Send to

Choose Destination
See comment in PubMed Commons below
Gynecol Oncol. 2004 May;93(2):517-23.

The PAC-1 dual specificity phosphatase predicts poor outcome in serous ovarian carcinoma.

Author information

  • 1Department of Pharmacology and Experimental Therapeutics, School of Pharmacy, Faculty of Medicine, The Hebrew University of Jerusalem, Jerusalem 91120, Israel.



Data regarding signal transduction pathways in human tumors are largely confined to cell line studies to date. We have recently reported on the activation and prognostic role of mitogen-activated protein kinases (MAPK) in ovarian carcinoma in effusions. The objective of the present study was to investigate the expression and clinical role of dual-specificity phosphatases (DUSP), inhibitors of MAPK signaling, in ovarian cancer cells at this site.


Thirty-nine fresh frozen malignant effusions from patients diagnosed with serous ovarian carcinoma were studied for mRNA expression of the DUSP MKP-1, MKP-4, MKP-5, and PAC-1 using RT-PCR. DUSP expression was analyzed for possible correlation with patient age, disease stage, tumor grade, histological grade, chemotherapy status, and survival.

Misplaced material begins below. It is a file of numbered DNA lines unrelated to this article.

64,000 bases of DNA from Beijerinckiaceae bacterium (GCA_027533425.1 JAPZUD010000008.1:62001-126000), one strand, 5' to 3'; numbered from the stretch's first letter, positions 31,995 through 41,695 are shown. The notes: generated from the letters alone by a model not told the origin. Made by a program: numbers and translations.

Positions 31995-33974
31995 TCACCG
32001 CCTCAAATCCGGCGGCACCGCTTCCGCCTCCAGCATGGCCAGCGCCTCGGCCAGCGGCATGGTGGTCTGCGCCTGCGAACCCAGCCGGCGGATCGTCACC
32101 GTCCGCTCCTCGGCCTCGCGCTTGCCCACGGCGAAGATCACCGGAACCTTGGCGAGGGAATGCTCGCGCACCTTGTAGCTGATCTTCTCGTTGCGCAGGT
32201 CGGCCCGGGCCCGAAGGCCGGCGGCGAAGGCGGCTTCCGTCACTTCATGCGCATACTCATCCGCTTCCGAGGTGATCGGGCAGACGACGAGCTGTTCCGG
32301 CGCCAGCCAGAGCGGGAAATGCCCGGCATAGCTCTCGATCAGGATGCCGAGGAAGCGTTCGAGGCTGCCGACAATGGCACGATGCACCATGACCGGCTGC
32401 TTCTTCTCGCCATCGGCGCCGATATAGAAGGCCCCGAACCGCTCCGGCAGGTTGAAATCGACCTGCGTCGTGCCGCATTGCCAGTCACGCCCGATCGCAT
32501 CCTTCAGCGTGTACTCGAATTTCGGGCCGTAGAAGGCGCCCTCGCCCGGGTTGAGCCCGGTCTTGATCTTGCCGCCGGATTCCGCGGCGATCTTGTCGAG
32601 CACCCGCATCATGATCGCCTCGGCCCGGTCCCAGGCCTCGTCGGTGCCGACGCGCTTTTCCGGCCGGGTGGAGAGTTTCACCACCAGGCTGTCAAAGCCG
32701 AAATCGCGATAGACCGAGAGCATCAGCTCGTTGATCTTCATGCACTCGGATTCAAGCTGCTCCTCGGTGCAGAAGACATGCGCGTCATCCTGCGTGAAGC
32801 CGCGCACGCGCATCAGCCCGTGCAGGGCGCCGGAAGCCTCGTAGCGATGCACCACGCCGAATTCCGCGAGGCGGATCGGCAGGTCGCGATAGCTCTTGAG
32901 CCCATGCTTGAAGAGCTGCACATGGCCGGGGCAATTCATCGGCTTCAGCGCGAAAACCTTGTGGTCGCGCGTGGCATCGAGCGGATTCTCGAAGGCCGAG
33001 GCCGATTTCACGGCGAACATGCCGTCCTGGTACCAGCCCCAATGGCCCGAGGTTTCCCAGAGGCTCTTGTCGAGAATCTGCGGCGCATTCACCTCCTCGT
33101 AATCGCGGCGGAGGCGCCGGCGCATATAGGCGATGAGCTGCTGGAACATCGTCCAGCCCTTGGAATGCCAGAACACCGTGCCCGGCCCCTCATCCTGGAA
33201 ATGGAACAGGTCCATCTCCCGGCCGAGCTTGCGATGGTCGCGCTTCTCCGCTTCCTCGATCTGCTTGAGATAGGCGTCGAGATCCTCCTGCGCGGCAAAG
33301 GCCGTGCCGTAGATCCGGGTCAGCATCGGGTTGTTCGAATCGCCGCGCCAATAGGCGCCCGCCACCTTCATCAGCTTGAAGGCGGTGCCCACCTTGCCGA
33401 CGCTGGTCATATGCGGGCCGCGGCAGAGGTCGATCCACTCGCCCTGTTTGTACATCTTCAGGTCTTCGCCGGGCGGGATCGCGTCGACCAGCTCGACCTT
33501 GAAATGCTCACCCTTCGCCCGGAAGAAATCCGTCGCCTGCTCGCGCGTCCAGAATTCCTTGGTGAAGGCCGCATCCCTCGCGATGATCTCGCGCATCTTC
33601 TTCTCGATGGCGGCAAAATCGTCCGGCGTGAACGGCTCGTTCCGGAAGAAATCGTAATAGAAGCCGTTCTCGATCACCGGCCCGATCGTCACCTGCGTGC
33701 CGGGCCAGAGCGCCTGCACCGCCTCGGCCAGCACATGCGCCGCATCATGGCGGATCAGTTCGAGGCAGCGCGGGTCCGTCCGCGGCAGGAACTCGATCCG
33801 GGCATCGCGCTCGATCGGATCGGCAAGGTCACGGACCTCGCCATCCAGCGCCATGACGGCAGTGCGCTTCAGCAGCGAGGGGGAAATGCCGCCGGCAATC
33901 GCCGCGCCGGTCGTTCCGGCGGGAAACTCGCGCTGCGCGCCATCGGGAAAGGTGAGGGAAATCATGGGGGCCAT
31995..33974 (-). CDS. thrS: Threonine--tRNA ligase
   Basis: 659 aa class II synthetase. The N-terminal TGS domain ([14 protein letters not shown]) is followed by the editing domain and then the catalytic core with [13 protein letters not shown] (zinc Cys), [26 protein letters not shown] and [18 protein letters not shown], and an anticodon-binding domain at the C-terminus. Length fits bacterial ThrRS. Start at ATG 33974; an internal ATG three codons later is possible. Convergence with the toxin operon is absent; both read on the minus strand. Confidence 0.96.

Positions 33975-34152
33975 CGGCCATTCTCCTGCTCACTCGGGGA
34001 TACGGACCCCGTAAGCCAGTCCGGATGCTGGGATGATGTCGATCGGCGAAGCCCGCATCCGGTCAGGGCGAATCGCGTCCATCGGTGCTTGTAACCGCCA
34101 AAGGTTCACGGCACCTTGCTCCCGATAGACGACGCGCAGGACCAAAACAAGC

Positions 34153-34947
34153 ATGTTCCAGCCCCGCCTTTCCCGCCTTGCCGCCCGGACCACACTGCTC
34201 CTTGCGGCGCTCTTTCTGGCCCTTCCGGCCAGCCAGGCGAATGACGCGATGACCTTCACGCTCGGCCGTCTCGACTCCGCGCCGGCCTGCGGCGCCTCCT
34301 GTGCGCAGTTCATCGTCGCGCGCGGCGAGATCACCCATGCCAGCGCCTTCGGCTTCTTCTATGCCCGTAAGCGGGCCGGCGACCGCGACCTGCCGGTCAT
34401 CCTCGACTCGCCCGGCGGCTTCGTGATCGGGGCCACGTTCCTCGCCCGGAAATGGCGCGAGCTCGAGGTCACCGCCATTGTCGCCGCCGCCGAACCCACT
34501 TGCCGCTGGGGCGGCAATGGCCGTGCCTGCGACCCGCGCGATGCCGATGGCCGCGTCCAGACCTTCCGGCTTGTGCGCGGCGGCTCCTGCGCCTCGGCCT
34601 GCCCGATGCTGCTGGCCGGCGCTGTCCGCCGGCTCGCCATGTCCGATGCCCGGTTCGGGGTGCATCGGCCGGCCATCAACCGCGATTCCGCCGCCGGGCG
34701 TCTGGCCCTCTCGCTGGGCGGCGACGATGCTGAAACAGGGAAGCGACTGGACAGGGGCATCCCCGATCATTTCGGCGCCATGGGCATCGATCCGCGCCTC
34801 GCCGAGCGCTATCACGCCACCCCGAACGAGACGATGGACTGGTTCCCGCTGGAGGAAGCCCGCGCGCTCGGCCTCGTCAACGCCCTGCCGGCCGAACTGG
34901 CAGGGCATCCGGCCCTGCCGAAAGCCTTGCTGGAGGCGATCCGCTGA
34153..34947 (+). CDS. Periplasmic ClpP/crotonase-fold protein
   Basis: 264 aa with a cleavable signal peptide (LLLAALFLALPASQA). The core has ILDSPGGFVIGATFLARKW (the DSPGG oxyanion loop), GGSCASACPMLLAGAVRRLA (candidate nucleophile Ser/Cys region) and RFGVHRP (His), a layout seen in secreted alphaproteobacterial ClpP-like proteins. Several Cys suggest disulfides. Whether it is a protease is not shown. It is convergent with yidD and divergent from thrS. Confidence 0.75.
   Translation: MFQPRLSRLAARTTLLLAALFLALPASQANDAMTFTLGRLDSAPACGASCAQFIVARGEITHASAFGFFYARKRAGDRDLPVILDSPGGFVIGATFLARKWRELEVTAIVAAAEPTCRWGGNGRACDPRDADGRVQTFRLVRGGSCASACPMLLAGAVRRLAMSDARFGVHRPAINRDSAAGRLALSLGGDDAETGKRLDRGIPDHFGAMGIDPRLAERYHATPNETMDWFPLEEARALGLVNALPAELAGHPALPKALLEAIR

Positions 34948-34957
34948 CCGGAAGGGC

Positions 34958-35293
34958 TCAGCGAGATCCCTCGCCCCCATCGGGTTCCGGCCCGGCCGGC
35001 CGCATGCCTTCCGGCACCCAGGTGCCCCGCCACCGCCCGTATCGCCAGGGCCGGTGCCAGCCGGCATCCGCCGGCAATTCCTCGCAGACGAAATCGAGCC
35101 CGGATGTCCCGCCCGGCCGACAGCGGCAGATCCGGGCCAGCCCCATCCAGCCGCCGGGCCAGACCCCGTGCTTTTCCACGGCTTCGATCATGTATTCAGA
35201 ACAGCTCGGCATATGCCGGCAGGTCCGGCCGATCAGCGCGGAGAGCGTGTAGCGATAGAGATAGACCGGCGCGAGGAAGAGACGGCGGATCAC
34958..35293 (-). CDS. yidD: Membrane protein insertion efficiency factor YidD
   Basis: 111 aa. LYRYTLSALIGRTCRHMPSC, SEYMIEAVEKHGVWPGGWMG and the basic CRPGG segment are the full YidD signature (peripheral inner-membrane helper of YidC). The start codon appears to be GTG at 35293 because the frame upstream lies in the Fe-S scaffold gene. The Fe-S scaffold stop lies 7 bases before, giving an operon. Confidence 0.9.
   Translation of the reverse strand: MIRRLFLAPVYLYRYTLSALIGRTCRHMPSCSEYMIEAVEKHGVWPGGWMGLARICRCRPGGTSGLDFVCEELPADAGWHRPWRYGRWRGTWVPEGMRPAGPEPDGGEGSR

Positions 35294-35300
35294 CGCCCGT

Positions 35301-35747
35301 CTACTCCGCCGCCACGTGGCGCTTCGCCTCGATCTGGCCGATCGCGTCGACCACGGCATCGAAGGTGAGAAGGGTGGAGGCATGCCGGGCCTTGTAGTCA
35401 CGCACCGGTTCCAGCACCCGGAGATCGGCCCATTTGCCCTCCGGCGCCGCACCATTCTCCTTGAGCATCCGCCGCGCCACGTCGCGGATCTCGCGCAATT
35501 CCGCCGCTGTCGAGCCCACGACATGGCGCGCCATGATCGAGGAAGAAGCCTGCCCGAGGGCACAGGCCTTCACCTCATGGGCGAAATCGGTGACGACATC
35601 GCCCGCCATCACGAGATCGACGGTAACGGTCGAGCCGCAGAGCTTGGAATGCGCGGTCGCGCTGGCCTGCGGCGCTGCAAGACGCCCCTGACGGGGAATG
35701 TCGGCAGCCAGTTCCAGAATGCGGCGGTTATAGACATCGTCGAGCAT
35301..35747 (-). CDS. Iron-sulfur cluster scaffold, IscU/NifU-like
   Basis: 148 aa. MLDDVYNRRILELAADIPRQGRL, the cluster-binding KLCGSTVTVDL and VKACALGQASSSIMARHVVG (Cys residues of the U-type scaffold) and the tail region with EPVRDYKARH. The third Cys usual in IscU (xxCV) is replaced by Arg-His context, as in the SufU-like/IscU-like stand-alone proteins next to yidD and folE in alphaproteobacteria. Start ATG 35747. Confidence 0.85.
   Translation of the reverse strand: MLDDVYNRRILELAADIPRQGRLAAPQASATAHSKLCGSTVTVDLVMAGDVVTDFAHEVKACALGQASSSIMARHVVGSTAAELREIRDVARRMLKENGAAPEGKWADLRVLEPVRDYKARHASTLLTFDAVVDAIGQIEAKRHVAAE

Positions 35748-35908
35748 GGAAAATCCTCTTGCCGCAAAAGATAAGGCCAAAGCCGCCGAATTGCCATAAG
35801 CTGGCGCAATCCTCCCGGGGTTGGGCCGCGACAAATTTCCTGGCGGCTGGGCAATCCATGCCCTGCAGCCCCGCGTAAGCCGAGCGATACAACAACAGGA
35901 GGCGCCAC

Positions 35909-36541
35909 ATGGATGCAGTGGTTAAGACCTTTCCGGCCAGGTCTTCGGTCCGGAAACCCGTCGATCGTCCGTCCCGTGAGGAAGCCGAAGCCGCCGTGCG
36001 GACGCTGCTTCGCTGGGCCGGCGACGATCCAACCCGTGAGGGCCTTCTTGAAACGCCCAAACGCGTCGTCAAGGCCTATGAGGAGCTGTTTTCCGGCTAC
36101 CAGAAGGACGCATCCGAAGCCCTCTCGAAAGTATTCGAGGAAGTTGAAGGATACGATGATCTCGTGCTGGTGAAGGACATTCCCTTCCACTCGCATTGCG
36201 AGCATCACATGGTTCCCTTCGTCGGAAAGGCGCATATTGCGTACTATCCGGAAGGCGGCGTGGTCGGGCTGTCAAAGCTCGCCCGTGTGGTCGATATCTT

MKP-1 and PAC-1 mRNA were found in 36 and 37 effusions, respectively, with expression levels showing considerable variation. MKP-4 and MKP-5 were uniformly absent. MKP-1 showed no association with clinicopathologic parameters. However, PAC-1 expression was significantly higher in effusions obtained before the institution of treatment with both platinum compounds (P = 0.029) and paclitaxel (P = 0.036). In univariate survival analysis, high level of expression of PAC-1 mRNA predicted significantly worse overall survival compared to low expression (mean = 30 vs. 52 months, median = 25 vs. 46 months) (P = 0.007).


Despite the limited size of this cohort, our results present the first evidence supporting a clinical role for PAC-1 in ovarian carcinoma. In view of the improved outcome associated with activation of all three MAPK families, as well as their elevated expression and activation in post-chemotherapy specimens presented in our previous work, they also suggest that PAC-1 is a true negative regulator of MAPK in ovarian carcinoma cells in effusions.

[PubMed - indexed for MEDLINE]
PubMed Commons home

PubMed Commons

How to join PubMed Commons

    Supplemental Content

    Full text links

    Icon for Elsevier Science
    Loading ...
    Support Center